Florida Sen. Marco Rubio has a problem with his fellow Republican presidential contender Donald Trump's campaign slogan "Make America Great Again," because he thinks that the United States is already great.
"I know what he is trying to say, but my problem is that America is a great country," Rubio told Fox News Channel's Bill Hemmer Wednesday morning. "It's the best country in the world."
Rubio, whose own campaign has used "A New American Century" to brand the young lawmaker, has mostly shied away from directly attacking Trump during the early season, but has voiced his displeasure with the real estate mogul-turned-politician's slogan in a number of interviews with the press.
During his appearance on "America's Newsroom," Rubio continued by saying that the U.S. could lose its status if it continues down the path it has been going under the Obama administration.
"I think it's important to separate our country from our government," he said. "We have a government that doesn't work very well, but we still have the most creative people, the most innovative people on the planet."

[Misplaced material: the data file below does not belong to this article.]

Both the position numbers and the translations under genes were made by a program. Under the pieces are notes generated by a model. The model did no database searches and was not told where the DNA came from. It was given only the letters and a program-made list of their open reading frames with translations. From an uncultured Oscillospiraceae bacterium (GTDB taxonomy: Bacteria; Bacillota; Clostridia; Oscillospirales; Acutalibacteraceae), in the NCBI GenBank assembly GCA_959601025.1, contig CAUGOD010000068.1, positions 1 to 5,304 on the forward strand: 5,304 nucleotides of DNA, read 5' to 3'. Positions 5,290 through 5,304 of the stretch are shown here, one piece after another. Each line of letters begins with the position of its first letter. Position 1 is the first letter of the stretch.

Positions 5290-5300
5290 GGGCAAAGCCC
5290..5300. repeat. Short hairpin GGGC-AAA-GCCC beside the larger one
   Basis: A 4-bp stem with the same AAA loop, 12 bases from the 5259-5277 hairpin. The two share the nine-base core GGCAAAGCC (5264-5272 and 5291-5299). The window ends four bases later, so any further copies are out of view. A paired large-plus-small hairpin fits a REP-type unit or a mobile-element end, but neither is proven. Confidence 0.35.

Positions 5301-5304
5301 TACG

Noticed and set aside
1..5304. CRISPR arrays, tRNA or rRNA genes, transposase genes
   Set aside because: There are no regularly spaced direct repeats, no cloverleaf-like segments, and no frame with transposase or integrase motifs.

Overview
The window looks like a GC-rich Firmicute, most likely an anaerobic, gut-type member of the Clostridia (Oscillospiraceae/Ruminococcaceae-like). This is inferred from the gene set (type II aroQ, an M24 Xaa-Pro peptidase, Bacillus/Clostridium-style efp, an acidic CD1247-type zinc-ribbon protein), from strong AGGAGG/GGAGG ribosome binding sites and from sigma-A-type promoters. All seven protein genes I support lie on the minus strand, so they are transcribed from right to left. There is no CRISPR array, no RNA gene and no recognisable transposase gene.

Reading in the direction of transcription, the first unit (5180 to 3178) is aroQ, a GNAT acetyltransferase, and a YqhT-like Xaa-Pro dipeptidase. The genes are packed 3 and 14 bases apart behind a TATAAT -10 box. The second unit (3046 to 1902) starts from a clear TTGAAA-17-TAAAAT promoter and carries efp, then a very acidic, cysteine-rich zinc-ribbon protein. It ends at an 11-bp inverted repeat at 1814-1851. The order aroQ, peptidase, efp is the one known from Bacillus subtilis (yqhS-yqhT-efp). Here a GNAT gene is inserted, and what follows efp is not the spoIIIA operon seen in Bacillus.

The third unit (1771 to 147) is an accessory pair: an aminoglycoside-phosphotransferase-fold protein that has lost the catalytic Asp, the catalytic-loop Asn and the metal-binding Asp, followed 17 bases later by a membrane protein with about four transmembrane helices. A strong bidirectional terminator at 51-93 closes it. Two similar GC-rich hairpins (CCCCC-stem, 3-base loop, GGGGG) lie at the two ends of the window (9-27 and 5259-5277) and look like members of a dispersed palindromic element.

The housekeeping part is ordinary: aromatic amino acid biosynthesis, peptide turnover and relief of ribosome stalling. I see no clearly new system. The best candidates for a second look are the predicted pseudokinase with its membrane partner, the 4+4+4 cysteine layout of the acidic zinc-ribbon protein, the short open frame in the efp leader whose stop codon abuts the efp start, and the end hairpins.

He added: "The problem is if we stay on the road we're on right now we're going to lose what has made us a special country."
One of the major issues that Rubio discussed while on Fox Wednesday was the U.S. nuclear deal with Iran. Early that morning Senate Democrats amassed enough votes to ensure the Iran nuclear deal survives in Congress, despite ferocious opposition from Republicans and the government of Israel.
Democratic Sen. Barbara Mikulski of Maryland became the crucial 34th vote in favor of the agreement.
"No deal is perfect, especially one negotiated with the Iranian regime," Mikulski said in a statement. She called the accord "the best option available to block Iran from having a nuclear bomb. For these reasons, I will vote in favor of this deal."
The backing from Mikulski, who is retiring next year, gives supporters the margin they need to uphold an Obama veto of a congressional resolution of disapproval if Republicans pass such a measure later this month.
And it spells failure for opponents of the international agreement who sought to foil it by turning Congress against it. Leading that effort were Israel and its allies in the U.S., who failed to get traction after spending millions of dollars trying.
For his part, Rubio vowed to re-impose all sanctions on Iran on Day 1 if he becomes commander-in-chief. "Then I will go to Congress and ask them to even increase those sanctions, and I will back that up with a credible threat of military force," he said.